The following is reproduced from the blog of Lara Norris, a campaign supporter and prospective parliamentary candidate for Great Yarmouth, with her kind permission:
“This week I want to tell you the story of Holly (not her real name) and why she illustrates how people have ceased to be at the centre of our services.
Holly is homeless and lives in Great Yarmouth. Sometimes she sleeps in the park, sometimes under the pier. Occasionally she gets a few nights in bed and breakfast. Holly has Schizophrenia and last week was beaten black and blue by some kids in the park.
Last week she came to the Labour Action Resource Area for help – our new Labour support office.
We went to the housing department. Our case worker helped her make an application for housing as a vulnerable person. She was refused. They recommended the homeless shelter.
The local homeless shelter wrote Holly a letter explaining that her needs were too complex for them. They recommended she went back to the housing department.
We wrote an appeal to the housing department; they explained that she had been offered help before and was not entitled to further help. She was refused. They recommended mental health services.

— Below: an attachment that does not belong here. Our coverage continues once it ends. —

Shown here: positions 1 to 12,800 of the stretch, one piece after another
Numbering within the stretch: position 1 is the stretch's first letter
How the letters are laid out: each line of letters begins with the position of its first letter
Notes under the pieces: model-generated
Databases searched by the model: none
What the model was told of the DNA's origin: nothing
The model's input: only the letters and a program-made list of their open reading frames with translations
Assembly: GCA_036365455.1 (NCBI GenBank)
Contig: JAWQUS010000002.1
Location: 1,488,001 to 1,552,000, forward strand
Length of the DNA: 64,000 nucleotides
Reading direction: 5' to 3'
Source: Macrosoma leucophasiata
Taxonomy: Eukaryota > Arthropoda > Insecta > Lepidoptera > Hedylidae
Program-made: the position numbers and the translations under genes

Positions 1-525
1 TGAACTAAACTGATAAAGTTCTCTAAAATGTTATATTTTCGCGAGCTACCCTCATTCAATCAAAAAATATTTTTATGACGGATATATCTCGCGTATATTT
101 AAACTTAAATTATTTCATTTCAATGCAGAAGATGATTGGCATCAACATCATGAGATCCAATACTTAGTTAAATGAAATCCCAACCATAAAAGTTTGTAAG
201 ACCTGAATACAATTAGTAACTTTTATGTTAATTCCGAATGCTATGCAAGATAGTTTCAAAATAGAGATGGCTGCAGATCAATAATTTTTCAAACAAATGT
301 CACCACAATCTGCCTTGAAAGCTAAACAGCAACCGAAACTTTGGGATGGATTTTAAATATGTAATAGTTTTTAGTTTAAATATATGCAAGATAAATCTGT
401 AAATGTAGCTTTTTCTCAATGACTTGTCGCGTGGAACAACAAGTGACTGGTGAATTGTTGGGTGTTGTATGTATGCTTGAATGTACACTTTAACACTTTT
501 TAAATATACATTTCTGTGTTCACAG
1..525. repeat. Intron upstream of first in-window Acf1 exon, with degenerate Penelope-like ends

We took Holly to the mental health team, they recommended her GP. We couldn’t get a GP appointment that day.
I decided to change tack – I phoned social services – they felt it was a mental health issue and so recommended the Mental Health Assessment Team.
The Mental Health Assessment Team said I was in Great Yarmouth so it was not in their remit – they recommended I call the local mental health team. They didn’t answer my call. They had finished for the day.
Holly slept on the beach. I went home to a nice warm bed. I still didn’t sleep too well.
I resumed the fight today. Holly however had been attacked again and was now suicidal. I had had enough. I called 999.
I want to say a massive thank you to the East of England Ambulance Service. They treated Holly with care and compassion. Also a huge thank you to Shelter for your advice and support. I also want to say that Lea, our caseworker, never ever gave up. I doubt she ever will.
Holly is now in hospital getting treatment. I am worried that she will be back on the streets soon.
The system is measured by results – outcomes – targets.
Services for our most vulnerable have been cut to the point that only emergencies are dealt with.
Holly is unlikely to tick boxes any time soon. She is complex and falls between the cracks so she is passed from one service to another – she is no one’s problem.
You know, I don’t care whose responsibility it is. It is all of our responsibility. Because if we don’t do anything – Holly sleeps in the rain. Simple as that.
So forget results – forget targets – forget outcomes – the focus MUST be people.
If it helps – think of Holly. I will be.
As always we are open to offers of help, advice and support. Individuals and organisations alike – get involved and let’s DO something about it.”
Our campaign is proud to be fighting for people like Holly.